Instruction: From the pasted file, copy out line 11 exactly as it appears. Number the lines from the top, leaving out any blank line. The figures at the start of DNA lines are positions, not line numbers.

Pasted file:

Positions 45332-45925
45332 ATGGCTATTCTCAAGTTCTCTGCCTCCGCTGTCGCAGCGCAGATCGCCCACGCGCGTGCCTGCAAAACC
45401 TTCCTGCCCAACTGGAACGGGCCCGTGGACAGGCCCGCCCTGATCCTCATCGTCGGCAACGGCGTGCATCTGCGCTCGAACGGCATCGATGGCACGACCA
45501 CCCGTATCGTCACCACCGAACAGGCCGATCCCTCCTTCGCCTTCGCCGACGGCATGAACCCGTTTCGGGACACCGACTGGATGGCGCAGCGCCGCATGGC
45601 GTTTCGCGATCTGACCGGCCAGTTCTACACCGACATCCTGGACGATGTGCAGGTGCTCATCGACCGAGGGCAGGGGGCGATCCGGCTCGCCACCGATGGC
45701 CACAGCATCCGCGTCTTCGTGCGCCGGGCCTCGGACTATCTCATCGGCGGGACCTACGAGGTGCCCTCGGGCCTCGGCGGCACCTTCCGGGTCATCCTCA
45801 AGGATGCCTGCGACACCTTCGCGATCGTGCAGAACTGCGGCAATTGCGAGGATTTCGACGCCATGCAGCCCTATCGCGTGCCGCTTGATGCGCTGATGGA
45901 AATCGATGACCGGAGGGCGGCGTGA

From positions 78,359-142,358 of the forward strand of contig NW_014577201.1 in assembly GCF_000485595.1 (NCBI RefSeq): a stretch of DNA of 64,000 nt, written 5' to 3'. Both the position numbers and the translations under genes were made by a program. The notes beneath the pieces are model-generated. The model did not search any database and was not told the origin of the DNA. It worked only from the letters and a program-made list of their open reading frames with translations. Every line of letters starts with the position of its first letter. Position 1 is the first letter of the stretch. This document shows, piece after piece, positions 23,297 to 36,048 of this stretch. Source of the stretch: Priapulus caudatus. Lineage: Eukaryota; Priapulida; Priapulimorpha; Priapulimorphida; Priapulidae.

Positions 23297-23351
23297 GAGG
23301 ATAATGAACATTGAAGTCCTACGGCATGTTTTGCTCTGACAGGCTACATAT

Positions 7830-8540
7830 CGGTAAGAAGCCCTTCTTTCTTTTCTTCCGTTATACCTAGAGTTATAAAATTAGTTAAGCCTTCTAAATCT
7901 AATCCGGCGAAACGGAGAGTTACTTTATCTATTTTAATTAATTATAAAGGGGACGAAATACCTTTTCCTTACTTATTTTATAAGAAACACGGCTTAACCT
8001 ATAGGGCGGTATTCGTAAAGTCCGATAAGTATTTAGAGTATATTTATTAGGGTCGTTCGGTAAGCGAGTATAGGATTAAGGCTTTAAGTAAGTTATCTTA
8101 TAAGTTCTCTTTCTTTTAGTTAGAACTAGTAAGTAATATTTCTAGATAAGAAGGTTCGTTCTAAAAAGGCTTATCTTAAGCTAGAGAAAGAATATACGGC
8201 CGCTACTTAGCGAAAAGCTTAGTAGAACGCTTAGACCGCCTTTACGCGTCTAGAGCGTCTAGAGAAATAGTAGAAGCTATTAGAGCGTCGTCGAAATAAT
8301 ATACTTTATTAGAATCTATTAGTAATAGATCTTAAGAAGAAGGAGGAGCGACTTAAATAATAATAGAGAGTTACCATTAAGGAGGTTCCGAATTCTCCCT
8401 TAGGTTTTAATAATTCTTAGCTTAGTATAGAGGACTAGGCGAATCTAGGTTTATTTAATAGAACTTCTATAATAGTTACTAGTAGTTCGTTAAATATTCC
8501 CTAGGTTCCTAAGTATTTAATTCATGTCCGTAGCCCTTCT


23297 GAGG